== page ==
Contribution to Alpine Glaciology Meeting

At the recent Alpine Glaciology Meeting (AGM) 2016 held in Munich we presented some of the ongoing work in the Langtang catchment.

Pascal Egli presented his work on the reconstruction of debris thickness on debris covered glaciers from thermal satellite images and meteorological data via an energy balance approach. We used three previously published methods based on the energy balance to compute debris thickness maps of Lirung Glacier, assess their performance and determined their sensitivity to several input parameters. We developed a new time-integrating energy balance model with which we intend to obtain more accurate estimates of debris thickness by accounting for the heat transport and storage in the debris layer. Debris thickness reconstruction is essential for the determination of melt rates of debris covered glaciers in the Himalayas.

Figure 1: Modelled debris thickness on Lirung Glacier using an energy-balance approach, with distributed surface temperature data from a Landsat 8 image from 23rd October 2015.


Pascal Buri presented a new 3D-modelling approach of ice cliff backwasting. Whereas some supraglacial cliffs remain stable in terms of shape over the melting season, some cliffs flatten considerably and disappear. We tested our physically-based model on selected cliffs on Lirung Glacier in order to simulate cliff evolution over one season. Both atmospheric melt and the interaction with adjacent lakes and debris slopes are implemented. This allows us to dynamically simulate the cliff geometry applying monthly geometric corrections. Simulated volume losses and melt rates for each cliff roughly agree with a TIN-approach used for validation but give also further insight into the inter-annual variability of melt processes and mechanisms behind cliff dynamics.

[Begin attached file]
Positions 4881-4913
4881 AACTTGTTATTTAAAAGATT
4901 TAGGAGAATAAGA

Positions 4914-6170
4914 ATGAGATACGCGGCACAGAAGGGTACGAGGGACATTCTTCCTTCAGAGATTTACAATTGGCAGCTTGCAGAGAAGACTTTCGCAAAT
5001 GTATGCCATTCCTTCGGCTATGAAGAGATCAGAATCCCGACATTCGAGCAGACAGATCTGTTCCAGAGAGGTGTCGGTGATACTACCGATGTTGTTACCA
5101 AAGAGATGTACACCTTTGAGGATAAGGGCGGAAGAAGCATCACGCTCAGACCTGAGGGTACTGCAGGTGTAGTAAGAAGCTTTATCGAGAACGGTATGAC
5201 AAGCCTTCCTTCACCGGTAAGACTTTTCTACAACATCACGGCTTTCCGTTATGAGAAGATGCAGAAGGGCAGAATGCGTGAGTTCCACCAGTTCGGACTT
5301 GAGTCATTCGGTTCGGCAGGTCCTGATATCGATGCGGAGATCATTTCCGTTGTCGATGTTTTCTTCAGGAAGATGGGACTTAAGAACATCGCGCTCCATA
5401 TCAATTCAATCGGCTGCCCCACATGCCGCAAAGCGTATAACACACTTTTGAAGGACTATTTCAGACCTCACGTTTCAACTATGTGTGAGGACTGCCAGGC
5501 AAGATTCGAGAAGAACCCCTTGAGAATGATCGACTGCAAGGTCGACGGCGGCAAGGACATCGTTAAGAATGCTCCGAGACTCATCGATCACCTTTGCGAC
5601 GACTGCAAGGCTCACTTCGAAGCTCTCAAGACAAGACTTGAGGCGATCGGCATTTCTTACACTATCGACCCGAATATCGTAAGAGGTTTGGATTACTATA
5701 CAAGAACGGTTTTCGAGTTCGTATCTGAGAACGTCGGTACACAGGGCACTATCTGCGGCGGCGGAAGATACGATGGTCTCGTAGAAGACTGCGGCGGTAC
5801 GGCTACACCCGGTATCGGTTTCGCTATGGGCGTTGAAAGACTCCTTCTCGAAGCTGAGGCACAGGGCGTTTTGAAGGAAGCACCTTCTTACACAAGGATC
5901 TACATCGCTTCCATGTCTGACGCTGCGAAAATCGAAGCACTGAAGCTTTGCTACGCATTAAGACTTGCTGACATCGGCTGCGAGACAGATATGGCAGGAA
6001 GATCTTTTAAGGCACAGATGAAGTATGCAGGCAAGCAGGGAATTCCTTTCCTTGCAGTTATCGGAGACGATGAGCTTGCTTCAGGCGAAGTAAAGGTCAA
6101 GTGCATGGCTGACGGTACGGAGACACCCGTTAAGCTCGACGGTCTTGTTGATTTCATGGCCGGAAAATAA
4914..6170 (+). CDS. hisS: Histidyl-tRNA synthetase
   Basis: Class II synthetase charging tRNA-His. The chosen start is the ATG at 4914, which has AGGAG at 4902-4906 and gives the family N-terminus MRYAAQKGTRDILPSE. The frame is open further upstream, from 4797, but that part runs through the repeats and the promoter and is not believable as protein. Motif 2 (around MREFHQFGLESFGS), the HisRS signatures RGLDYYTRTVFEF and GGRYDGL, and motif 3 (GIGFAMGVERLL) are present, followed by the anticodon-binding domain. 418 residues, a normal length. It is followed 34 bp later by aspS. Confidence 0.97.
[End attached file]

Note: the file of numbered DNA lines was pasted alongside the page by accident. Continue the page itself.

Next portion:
Figure 2: Simulated ice cliff outlines from May to October for cliffs 1-4. Observed outlines from UAV orthoimage in the background.

Jakob Steiner talked about traces of the Gorkha earthquake from April 2015 left on the cryosphere in the catchment. We could observe that the ice released mainly came from the top ridges pointing at topographic amplification playing a possibly significant role in this case. This could help to assess which hanging ice seracs pose a danger in future earthquakes. The massive deposits on the glacier tongues of two debris covered glaciers in the catchment, could provide a chance to observe how the heterogeneous debris cover develops over time.

Figure 3: The debris surface on Lirung glacier is nearly level on the upper parts after the earthquake. Observing how this surface changes into the hummocky terrain normally observed on such glaciers could provide insights into the general development of debris cover.